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As part of Cardiff Contemporary this year me and Natalie Ramus were asked by CSAD to participate in ‘Cardiff’s Contemporaries’ where current and past students are exhibiting work at Morgan’s Arcade. On Saturday RAMUS|EVANS Collaborative which was formed in September 2015 presented GWAITH, a durational performance exploring the tension and support that comes with working relationships.

‘Contained within a confined space over a 6 hour period with minimal materials, repetitive actions will take RAMUS|EVANS on a journey through the ritual and madness of mundane labour. By taking the ritual of the workplace into the gallery they will ask the questions; When does the artist stop making art? And where does the performance end?’



Entering the space we found ourselves instantly uncomfortable, wearing very oversized blue boiler suits and black clumpy boots, calmly applying thick layers of red lipstick where we sat at our desk, our ‘work space.’ In the centre of the table lay 300 pink balloons, which would become our main material for the duration of the performance. The space became very surreal, unknown but calm and safe, and then the actions began. We started to blow up balloon after balloon allowing the air to carry them into the wider part of the space. What was particularly alluring about this space was access to the window; we began introducing the performance outside of the space by throwing balloons into the public view. Where does the performance end? During the course of the day, the actions became far more absurd and at times, sexual. There were times when balloons became a replica of a condom, slowly stretched over the legs of the table and chairs. We also began blowing balloons into small cavities, causing that instant tension and apprehension of whether the balloons would burst.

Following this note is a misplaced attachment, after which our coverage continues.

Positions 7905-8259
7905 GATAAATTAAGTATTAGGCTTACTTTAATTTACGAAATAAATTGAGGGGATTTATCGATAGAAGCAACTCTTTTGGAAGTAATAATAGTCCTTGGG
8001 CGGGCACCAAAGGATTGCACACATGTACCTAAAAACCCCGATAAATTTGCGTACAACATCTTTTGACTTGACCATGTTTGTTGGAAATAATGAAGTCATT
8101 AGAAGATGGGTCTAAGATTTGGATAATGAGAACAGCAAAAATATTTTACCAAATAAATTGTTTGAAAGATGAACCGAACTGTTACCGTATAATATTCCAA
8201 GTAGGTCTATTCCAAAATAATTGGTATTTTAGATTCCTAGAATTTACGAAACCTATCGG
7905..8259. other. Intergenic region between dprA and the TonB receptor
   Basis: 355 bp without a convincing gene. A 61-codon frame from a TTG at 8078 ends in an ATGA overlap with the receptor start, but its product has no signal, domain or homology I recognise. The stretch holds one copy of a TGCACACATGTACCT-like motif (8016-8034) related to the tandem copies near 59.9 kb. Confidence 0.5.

At times there was laughter, harsh and heavy breathing, complete silence for long periods of time and direct eye contact with Natalie and the audience. The durational aspect of the performance became a challenge, this was mainly due to lack of water, and the constant action of blowing up balloons. As time went on I became unaware of my surroundings and found myself repeating an action again and again without any awareness of how long this action had been performed. It was physically and mentally draining, the limitation of material became an apparent challenge. There were times when audience members stood for long periods of time, others walked directly amongst us and became apart of the work. An important element to the work was our frequent re application of red lipstick, we created this glamorous, feminine appearance that became juxtaposed with the grotesqueness and loss of ‘perfection’ when frequent contact with balloons smeared, and disrupted the application. A residue of red lipstick stained our hands and left a harsh lip stain on the balloons.

The destruction of the working space became apparent from the very beginning of the performance, chairs turned over and were discarded of. We found ourselves standing, leaning against walls and lying on the floor for the majority of our time in the space, testing our physical endurance. We slowly deconstructed the table, placing it upside down, pulling away its legs, and beginning a dialogue between space, body and object. The colour clash between the red lipstick and the pink balloons read as phallic, referencing gender and sexual qualities of genital areas (breasts, penis’) the playful but macabre aspect of the work became apparent . GWAITH became an extension of our practices, exploring the body, objects and traces of the artist; minimal objects, materials and our bodies collaboratively explored individual repetitive actions and traces.

GWAITH [Deconstruction]